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“Data analytics, data access, and data quality have all improved to the point that we may be getting close to a moment when computers really will be able to make many hiring decisions better than a human…”

For decades now, science fiction writers have imagined computers that could make foolproof estimates of people’s natural abilities and then hire them based on those results. In these fictional scenarios, complications generally ensue as society’s less fortunates discover the hopelessness of their situation, and rebel against it. 

The HBO TV show Westworld is a good example. Set in the near future, the company Incite Inc. has full access to everyone’s personal data and with it charts their lives, including employment. Mayhem ensues after a data leak, when it is made clear to much of the population that they will never be selected for any position of note; that the outcome of their lives – that was previously only predicated – is now determined.

Today, such scenarios are becoming less far-fetched all the time. Data analytics, data access, and data quality have all improved to the point that we may be getting close to the moment when computers really will be able to make many hiring decisions better than a human, based on a data-driven forecast that can predict how well-suited candidates are for a job, how much they are likely to enjoy it, how good they will be at it, and how long they will stick with it.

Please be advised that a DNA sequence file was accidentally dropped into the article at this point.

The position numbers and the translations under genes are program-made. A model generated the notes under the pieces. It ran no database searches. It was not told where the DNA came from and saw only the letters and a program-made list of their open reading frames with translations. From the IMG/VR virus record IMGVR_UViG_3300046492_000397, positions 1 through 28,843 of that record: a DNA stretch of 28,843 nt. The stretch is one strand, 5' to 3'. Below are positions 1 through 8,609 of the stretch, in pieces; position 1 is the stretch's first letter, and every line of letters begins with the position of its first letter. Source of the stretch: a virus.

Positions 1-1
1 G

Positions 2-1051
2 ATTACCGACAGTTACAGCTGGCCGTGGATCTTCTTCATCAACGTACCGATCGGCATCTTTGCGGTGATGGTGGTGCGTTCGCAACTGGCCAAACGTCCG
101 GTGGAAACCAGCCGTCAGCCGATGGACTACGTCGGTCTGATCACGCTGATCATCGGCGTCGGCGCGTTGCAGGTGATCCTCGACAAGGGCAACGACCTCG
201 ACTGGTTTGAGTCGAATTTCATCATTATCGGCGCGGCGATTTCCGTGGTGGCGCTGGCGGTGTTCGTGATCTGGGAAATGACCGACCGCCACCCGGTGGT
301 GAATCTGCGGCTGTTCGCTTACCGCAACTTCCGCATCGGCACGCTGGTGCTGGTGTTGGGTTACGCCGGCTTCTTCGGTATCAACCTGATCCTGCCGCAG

Changes are already happening quickly: the 2020 Deloitte Global Human Capital Trends report found that 38 per cent of companies were incorporating artificial intelligence (AI) into their talent acquisition process, up from 7 per cent the year before. Whether they are getting much for their money yet is debatable. Still, this increasing usage suggests that a substantial percentage of businesses are now convinced that automation will play a meaningful role in the recruitment practices of the future.

What happens next? So far, concerns raised seemed to have been limited to privacy advocates and psychologists specialized in applicant selection speaking to niche audiences, but we think there is a real risk that just as in those old sci-fi stories, things may not go as smoothly as many HR leaders expect.

Dr. C.I.S.G. (Colin) Lee
Assistant Professor
Rotterdam School of Management (RSM)
Erasmus University Rotterdam
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Colin Lee

Prof. dr. P. (Piers) Steel

Professor of Organisational Behaviour and Human Resource Management

Department of Human Resources and Organizational Dynamics

Haskayne School of Business, University of Calgary